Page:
If I lived in Texas and I had to daily it every day, I'd throw some good wet AS on for winter. They would do well enough if you get a little snow if you are careful.

The problem is ice storms really just F-everything up. I go to Texas at least every 3 months, was stationed in Fort Sill and I've been in both places for some nasty ice storms. There is no safe driving in freezing rain, unless you are on studded tires. Back when we had a bad ice storm in Texas a few years back on a work trip, I had to thaw the car out for a few hours to get ice to come off of it, and then I drove to the airport. I was real careful and just feathered the throttle, etc. There were no cars on the freeways or byways. There were parts of cars strewn everywhere though, a bumper here, a wheel over there, total Armageddon scene.

Many places down south get snow get snow on warm ground and it turns to slush, then it's just about penetrating the slush, but wet slush can be just as bad as glare ice, where nothing really grips enough. If they don't get this, they'll have the sun come out and bake the roads and remove the ice from the cleared portion. Unless you are at ski-resort elevation, it's typically never a lasting issue or reason to get AWD.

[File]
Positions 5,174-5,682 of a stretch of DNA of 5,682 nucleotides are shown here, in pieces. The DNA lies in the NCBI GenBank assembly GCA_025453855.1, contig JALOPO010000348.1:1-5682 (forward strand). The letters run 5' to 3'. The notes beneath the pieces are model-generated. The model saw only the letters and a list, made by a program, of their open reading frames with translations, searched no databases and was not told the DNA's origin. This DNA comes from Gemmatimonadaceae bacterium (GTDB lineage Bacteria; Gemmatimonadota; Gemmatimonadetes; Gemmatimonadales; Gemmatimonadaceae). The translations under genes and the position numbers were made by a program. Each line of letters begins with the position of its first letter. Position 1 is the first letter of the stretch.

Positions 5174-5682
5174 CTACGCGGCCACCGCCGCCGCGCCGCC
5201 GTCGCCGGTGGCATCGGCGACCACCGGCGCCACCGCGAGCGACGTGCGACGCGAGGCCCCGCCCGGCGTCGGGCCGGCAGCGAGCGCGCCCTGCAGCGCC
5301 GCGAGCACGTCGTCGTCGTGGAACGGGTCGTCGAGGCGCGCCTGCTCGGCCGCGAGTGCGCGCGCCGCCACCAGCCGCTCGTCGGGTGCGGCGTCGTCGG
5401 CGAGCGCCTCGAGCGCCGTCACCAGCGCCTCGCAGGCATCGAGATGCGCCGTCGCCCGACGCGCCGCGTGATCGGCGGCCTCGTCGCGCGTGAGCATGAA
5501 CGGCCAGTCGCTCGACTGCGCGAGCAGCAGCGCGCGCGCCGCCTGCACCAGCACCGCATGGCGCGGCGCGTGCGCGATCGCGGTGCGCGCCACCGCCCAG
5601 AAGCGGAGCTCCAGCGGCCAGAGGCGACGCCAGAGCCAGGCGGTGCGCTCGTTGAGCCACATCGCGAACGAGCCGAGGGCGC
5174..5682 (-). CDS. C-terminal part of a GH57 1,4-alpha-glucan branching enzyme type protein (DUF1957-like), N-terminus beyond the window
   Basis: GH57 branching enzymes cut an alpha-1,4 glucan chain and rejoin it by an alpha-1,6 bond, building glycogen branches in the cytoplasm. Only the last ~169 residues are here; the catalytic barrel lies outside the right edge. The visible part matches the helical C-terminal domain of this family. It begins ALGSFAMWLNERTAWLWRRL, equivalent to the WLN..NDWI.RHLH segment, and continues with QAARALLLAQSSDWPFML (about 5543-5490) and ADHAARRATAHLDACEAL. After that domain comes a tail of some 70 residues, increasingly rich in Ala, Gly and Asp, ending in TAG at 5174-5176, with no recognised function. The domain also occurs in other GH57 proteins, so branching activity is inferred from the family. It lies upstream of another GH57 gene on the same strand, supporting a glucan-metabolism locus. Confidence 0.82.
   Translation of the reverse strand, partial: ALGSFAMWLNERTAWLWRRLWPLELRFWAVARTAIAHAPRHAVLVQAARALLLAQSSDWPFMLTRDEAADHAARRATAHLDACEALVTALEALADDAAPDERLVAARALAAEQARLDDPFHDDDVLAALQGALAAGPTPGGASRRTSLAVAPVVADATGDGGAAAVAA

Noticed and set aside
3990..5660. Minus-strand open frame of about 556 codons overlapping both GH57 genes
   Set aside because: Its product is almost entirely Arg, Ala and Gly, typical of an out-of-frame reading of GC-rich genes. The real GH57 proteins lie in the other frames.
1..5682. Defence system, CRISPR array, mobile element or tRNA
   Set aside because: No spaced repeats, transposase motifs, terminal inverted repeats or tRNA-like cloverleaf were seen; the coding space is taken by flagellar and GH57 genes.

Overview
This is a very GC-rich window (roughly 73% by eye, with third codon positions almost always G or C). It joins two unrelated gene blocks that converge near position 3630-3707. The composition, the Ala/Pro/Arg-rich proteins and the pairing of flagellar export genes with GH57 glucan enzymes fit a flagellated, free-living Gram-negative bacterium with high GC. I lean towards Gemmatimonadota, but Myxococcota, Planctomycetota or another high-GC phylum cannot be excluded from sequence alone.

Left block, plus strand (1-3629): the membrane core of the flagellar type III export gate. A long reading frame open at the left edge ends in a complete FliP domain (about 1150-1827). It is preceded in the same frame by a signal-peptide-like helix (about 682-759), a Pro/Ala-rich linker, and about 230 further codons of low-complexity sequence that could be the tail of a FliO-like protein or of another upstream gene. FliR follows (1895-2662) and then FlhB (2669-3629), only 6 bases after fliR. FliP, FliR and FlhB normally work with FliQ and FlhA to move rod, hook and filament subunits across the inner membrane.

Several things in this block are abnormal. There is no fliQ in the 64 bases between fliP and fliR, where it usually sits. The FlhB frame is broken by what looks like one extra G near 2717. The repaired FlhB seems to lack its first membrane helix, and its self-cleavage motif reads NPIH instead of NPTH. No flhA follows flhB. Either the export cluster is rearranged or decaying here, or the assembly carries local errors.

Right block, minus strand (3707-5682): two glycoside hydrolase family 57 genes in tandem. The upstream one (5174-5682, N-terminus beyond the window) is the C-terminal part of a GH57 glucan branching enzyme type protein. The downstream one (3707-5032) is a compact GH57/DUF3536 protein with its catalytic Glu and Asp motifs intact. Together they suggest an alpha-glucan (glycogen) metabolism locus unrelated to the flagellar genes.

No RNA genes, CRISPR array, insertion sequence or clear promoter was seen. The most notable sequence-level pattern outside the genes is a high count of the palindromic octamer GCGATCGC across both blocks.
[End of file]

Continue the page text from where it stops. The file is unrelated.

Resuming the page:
If you go far enough north, like up in Fairbanks, when it drops to -20 and colder on ice and snow, traction actually goes way up with winter tires. It's more like driving in the dry at that point. That's when you truly don't need studded tires anymore, since the surface is more like sandpaper. But if you try normal tires, they are like hockey pucks and you just go spinning out.

But back to freezing rain, we get that a lot here too. We get more and more warm storms with the pacific ocean warming and a warm "blog" that hangs out in the gulf of Alaska, but due to our sun angle, the ground remains cold, so anything that falls as rain, turns to ice. Then there's freezing fog, which we get too, and lastly, frost. Most places don't get cold enough or high pressure enough to get frost on the roads, but we do, and that's what "black ice" is. The effect is very similar to freezing rain. In all of those conditions, you are basically pretty F-ed unless you have studded tires. Winter tires help a little...but you gotta slow WAY down to like half of the speed limit or less, again, unless you are running studded.

FWD is fine for most conditions, your weight is on the axle, where it should be for accelerating traction. It's infinitely better than RWD with the engine in the front.